As a rising political and economic power China is laying stable foundations for its future development. Both the strengthening of its military and the promotion of technological innovation – via scientific research – are critical parameters in that regard. This is how sustainable progress can be achieved and how peace, stability and prosperity can be safeguarded. 

Dr George N. Tzogopoulos is a lecturer at the European University in Nice, France and the Democritus University in Thrace, Greece. He is also a research fellow at the Centre International de Formation Européenne (CIFE), the Hellenic Foundation for European and Foreign Policy (ELIAMEP) where he coordinates its Asian Studies Programme and a research associate at the European Council of Foreign Relations (ECFR). George is also the founder of an institutional partner of CRI Greek.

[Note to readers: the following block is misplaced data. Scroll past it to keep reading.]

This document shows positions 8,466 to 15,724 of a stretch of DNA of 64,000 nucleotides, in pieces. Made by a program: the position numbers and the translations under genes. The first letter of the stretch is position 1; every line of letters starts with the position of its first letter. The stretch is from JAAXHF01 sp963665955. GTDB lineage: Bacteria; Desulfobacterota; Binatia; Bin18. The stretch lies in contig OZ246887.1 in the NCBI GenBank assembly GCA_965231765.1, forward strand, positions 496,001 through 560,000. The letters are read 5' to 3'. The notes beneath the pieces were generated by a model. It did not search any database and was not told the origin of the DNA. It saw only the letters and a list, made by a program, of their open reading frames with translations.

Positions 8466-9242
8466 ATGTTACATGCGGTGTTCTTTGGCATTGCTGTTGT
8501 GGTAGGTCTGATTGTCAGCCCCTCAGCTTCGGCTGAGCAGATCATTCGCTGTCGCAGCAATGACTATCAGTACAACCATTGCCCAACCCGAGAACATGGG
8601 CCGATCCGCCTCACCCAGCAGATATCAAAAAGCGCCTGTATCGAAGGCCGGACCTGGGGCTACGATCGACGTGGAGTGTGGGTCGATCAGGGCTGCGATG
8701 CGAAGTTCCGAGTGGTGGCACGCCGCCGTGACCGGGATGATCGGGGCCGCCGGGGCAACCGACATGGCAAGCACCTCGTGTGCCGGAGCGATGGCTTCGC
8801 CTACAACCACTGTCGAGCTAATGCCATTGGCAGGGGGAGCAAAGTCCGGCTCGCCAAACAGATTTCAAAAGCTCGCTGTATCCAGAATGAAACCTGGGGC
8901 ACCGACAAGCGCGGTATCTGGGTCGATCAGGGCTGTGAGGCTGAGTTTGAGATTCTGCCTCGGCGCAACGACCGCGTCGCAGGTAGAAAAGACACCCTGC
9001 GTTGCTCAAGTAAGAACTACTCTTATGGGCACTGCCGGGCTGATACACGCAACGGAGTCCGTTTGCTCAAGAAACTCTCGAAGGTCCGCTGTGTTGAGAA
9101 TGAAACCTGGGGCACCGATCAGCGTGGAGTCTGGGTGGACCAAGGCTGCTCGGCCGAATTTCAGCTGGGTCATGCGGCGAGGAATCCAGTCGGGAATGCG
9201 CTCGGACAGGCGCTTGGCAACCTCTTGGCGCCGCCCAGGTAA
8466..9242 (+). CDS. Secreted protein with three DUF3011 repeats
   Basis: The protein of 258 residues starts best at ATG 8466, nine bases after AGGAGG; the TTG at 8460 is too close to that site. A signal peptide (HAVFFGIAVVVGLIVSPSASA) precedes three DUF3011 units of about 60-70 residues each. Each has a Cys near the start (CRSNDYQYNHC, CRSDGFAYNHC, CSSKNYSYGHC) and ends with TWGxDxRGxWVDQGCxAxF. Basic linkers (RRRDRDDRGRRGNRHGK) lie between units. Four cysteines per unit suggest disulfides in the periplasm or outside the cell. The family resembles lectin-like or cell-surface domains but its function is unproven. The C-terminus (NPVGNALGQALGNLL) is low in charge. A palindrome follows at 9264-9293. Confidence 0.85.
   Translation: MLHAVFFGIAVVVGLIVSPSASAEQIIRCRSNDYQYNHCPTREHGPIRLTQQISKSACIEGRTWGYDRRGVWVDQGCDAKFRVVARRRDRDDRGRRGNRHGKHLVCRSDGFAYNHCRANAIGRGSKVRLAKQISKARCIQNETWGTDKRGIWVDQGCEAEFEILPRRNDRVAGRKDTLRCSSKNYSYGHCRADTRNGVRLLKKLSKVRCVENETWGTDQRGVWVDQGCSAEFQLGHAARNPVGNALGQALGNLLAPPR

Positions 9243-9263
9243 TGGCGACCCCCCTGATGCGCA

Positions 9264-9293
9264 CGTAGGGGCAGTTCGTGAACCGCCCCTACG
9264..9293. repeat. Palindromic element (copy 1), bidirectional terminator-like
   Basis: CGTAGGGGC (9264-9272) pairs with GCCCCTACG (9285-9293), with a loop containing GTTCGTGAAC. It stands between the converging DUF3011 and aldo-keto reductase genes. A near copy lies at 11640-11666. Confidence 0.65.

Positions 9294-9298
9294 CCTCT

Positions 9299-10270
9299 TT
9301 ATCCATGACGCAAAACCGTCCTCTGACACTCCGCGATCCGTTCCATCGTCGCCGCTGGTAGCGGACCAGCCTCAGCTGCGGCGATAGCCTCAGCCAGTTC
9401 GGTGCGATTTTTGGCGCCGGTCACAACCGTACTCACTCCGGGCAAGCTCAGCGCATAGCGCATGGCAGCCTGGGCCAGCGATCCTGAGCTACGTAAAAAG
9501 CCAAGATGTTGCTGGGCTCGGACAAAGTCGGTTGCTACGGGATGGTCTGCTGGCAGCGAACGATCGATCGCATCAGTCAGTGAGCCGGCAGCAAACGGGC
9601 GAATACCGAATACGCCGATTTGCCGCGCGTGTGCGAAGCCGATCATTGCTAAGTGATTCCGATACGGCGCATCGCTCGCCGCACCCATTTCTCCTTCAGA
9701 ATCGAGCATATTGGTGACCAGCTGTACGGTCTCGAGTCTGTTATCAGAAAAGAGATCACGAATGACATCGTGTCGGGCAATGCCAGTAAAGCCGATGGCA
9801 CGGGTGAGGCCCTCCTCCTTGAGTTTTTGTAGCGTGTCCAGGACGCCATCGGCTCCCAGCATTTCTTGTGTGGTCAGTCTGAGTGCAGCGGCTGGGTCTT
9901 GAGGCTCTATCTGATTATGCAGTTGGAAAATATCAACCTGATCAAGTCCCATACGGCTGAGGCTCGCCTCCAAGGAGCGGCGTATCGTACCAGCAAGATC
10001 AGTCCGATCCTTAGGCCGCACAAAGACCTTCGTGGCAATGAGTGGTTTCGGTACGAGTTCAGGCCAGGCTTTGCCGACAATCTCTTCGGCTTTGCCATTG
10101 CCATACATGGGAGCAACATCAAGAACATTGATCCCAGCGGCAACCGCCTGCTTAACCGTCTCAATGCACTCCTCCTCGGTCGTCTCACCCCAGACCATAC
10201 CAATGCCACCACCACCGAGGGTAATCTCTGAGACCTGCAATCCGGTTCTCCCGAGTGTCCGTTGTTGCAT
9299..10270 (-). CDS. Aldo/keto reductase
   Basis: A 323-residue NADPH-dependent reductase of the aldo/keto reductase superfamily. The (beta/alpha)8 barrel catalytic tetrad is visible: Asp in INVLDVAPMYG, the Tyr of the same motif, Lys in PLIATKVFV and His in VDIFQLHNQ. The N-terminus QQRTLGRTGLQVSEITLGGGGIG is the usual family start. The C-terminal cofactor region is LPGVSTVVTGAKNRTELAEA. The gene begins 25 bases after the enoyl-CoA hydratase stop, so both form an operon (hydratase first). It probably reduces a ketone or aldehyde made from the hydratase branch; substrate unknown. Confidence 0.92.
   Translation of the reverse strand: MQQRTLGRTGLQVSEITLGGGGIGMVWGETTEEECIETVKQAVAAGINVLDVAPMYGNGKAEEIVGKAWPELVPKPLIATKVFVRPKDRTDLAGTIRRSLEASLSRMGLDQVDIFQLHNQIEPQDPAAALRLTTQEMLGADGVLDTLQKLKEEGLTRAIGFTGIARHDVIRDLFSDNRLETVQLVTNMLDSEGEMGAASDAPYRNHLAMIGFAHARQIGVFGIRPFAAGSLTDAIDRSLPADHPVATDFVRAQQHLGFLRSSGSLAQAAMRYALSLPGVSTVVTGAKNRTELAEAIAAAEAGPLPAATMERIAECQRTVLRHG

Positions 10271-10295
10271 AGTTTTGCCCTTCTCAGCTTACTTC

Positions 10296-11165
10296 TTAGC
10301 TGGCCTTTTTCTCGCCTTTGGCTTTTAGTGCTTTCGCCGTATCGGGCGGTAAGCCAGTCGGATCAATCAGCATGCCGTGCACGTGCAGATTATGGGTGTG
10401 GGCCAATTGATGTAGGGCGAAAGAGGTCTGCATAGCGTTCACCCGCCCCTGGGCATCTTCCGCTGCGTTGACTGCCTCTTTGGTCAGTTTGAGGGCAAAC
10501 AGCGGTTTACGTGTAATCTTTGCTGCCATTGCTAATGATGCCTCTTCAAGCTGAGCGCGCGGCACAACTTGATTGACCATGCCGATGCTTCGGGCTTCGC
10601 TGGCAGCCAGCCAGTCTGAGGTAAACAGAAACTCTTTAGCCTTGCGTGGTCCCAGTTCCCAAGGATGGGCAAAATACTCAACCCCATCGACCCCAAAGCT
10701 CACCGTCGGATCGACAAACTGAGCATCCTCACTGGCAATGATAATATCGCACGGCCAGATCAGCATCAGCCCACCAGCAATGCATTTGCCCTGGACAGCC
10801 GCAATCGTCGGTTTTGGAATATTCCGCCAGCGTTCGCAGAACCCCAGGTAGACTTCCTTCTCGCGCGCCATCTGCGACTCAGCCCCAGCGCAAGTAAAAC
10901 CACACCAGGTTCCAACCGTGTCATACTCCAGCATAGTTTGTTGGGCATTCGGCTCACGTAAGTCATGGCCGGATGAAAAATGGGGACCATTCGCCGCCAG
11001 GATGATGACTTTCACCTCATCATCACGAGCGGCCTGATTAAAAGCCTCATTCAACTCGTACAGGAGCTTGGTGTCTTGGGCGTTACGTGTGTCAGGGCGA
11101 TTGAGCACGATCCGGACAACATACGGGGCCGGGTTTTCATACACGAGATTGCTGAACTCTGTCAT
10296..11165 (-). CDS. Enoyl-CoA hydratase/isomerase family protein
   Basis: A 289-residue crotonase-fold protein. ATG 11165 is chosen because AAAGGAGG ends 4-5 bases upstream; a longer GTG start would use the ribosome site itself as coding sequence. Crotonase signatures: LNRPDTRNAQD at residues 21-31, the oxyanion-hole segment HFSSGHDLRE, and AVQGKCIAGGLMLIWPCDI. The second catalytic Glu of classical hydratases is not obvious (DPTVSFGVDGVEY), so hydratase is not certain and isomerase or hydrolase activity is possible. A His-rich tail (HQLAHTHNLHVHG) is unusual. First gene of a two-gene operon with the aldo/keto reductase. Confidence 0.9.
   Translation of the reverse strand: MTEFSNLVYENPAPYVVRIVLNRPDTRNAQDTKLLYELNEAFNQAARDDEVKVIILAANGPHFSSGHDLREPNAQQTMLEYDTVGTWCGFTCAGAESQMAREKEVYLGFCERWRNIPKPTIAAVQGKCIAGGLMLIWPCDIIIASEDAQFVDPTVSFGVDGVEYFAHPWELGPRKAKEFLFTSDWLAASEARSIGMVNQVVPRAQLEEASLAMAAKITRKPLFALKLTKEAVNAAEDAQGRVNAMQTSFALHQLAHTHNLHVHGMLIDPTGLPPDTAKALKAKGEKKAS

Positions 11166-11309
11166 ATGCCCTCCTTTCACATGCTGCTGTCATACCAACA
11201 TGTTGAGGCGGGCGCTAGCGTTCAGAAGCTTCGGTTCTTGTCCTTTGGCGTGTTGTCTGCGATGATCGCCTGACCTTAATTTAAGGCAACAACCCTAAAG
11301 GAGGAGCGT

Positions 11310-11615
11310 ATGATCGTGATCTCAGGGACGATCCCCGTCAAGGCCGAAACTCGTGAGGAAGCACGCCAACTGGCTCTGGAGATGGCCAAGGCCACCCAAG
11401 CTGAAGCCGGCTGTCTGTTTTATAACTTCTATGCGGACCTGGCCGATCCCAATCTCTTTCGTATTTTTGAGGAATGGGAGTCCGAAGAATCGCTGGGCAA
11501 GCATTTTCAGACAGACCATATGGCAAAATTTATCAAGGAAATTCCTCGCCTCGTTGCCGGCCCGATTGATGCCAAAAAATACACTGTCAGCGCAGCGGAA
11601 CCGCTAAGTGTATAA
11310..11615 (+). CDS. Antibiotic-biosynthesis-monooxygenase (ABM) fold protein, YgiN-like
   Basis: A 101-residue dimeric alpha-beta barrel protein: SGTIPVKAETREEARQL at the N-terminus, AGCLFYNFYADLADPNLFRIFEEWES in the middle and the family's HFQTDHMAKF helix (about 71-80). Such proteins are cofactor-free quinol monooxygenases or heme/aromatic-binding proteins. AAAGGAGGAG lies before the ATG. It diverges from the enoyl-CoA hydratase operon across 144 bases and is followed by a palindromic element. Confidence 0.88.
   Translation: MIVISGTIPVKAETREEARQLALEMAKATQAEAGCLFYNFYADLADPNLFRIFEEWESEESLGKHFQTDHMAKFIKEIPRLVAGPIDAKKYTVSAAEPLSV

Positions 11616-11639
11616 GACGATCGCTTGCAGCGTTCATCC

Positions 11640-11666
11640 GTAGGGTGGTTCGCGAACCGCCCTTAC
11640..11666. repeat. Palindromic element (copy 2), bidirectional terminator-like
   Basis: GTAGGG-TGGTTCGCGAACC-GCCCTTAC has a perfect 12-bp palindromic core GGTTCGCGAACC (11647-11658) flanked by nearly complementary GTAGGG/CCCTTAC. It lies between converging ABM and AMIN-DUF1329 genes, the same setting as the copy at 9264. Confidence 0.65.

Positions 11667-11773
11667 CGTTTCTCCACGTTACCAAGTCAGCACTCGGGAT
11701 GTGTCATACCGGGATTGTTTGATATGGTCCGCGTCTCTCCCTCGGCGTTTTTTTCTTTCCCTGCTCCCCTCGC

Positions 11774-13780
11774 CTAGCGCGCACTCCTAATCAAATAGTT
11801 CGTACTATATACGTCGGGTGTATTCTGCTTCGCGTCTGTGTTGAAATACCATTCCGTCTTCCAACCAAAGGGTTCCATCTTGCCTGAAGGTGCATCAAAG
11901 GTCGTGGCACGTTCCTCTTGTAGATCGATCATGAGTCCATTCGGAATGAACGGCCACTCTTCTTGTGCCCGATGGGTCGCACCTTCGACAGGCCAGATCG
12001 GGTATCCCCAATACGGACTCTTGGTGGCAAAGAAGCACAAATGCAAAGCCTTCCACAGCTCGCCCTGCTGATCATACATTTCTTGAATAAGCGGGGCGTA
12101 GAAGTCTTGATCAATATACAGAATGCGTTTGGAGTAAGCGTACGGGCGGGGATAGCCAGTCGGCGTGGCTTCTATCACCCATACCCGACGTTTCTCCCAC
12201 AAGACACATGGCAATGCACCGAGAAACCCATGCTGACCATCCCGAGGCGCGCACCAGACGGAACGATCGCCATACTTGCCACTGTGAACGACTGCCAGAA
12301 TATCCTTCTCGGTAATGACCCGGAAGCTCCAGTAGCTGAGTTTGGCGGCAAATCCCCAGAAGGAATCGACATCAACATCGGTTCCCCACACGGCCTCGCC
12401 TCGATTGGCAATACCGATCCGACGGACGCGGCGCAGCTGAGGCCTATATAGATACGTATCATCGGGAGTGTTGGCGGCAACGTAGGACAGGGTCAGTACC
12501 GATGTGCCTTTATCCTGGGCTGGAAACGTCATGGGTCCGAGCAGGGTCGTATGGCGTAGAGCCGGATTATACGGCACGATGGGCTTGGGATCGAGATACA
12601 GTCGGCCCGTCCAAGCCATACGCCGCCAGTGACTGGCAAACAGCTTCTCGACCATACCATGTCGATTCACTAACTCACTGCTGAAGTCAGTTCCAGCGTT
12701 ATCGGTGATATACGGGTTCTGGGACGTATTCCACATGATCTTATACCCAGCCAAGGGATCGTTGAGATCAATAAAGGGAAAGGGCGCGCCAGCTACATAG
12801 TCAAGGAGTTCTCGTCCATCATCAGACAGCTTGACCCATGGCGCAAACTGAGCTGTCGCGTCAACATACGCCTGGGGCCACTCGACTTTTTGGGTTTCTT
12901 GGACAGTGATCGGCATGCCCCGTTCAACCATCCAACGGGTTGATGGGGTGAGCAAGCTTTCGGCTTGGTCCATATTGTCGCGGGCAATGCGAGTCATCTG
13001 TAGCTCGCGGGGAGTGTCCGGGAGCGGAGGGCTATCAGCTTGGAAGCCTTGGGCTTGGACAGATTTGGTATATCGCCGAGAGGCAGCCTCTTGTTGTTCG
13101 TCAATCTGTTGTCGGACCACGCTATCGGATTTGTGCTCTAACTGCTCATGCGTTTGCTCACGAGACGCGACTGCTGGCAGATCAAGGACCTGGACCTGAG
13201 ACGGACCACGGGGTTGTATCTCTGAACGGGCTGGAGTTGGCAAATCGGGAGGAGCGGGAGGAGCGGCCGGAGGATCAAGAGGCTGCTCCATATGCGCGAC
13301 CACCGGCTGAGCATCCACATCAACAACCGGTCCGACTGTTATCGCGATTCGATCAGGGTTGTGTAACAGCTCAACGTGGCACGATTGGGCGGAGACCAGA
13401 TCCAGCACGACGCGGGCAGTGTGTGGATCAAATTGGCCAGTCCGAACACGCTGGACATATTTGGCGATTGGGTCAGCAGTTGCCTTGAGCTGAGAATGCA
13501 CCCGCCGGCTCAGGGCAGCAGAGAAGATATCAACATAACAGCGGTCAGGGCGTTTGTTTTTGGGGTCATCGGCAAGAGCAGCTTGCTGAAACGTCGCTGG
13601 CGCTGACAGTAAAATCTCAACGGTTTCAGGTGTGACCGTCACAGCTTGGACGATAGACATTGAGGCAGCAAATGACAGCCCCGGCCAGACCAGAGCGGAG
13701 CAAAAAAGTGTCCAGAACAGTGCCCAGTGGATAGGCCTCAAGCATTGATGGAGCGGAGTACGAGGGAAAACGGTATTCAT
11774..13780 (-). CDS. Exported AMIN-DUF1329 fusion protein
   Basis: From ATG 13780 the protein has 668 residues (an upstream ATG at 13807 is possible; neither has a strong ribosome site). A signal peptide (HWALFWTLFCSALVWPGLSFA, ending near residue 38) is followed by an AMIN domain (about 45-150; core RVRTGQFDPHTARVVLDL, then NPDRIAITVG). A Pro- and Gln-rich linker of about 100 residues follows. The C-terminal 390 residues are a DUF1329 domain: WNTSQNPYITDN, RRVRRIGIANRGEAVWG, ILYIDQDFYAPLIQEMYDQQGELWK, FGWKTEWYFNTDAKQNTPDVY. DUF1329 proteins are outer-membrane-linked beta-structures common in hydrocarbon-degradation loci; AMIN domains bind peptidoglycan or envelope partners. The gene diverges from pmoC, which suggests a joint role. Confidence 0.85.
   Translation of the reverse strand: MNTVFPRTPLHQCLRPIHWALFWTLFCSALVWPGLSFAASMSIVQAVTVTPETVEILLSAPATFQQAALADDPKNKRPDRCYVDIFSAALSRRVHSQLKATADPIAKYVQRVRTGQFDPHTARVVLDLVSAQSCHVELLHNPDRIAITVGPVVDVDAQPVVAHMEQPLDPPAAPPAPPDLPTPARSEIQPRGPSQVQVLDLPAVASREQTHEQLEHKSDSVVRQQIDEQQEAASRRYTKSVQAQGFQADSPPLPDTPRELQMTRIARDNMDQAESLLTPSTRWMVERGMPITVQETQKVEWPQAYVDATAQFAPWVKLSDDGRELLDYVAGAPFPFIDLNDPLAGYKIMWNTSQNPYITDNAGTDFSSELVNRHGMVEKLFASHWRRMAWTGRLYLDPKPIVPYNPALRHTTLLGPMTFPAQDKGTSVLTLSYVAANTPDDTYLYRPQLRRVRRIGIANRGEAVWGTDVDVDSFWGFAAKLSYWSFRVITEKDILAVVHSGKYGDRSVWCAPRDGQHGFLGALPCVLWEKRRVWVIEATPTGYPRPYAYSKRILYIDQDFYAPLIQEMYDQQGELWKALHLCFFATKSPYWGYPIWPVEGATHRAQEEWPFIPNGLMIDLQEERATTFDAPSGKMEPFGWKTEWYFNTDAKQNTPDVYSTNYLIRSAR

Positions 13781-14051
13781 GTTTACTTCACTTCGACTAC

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LU Xiankun Professor LU Xiankun is Managing Director of LEDECO Geneva and Associate Partner of IDEAS Centre Geneva. He is Emeritus Professor of China Institute for WTO Studies of the University of International Business and Economics (UIBE) and Wuhan University (WHU) of China and visiting professor or senior research fellow of some other universities and think tanks in China and Europe. He also sits in management of some international business associations and companies, including as Senior Vice President of Shenzhen UEB Technology LTD., a leading e-commerce company of China. Previously, Mr. LU was senior official of Chinese Ministry of Commerce and senior diplomat posted in Europe, including in Geneva as Counsellor and Head of Division of the Permanent Mission of China to the WTO and in Brussels as Commercial Secretary of the Permanent Mission of China to the EU. Benjamin Cavender Benjamin Cavender is a Shanghai based consultant with more than 11 years of experience helping companies understand consumer behavior and develop go to market strategies for China. He is a frequent speaker on economic and consumer trends in China and is often featured on CNBC, Bloomberg, and Channel News Asia. Sara Hsu Sara Hsu is an associate professor from the State University of New York at New Paltz. She is a regular commentator on Chinese economy. Xu Qinduo Xu Qinduo is CRI's former chief correspondent to Washington DC, the United States. He works as the producer, host and commentator for TODAY, a flagship talk show on current affairs. Mr. Xu contributes regularly to English-language newspapers including Shenzhen Daily and Global Times as well as Chinese-language radio and TV services. Lin Shaowen A radio person, Mr. Lin Shaowen is strongly interested in international relations and Chinese politics. As China is quite often misunderstood in the rest of the world, he feels the need to better present the true picture of the country, the policies and meanings. So he talks a lot and is often seen debating. Then friends find a critical Lin Shaowen criticizing and criticized. George N. Tzogopoulos Dr George N. Tzogopoulos is an expert in media and politics/international relations as well as Chinese affairs. He is Senior Research Fellow at the Centre International de Européenne (CIFE) and Visiting Lecturer at the European Institute affiliated with it and is teaching international relations at the Department of Law of the Democritus University of Thrace. George is the author of two books: US Foreign Policy in the European Media: Framing the Rise and Fall of Neoconservatism (IB TAURIS) and The Greek Crisis in the Media: Stereotyping in the International Press (Ashgate) as well as the founder of, an institutional partner of CRI Greek. David Morris David Morris is the Pacific Islands Trade and Investment Commissioner in China, a former Australian diplomat and senior political adviser. Harvey Dzodin After a distinguished career in the US government and American media Dr. Harvey Dzodin is now a Beijing-based freelance columnist for several media outlets. While living in Beijing, he has published over 200 columns with an emphasis on arts, culture and the Belt & Road initiative. He is also a sought-after speaker and advisor in China and abroad. He currently serves as Nonresident Research Fellow of the think tank Center for China and Globalization and Senior Advisor of Tsinghua University National Image Research Center specializing in city branding. Dr. Dzodin was a political appointee of President Jimmy Carter and served as lawyer to a presidential commission. Upon the nomination of the White House and the US State Department he served at the United Nations Office in Vienna, Austria. He was Director and Vice President of the ABC Television in New York for more than two decades.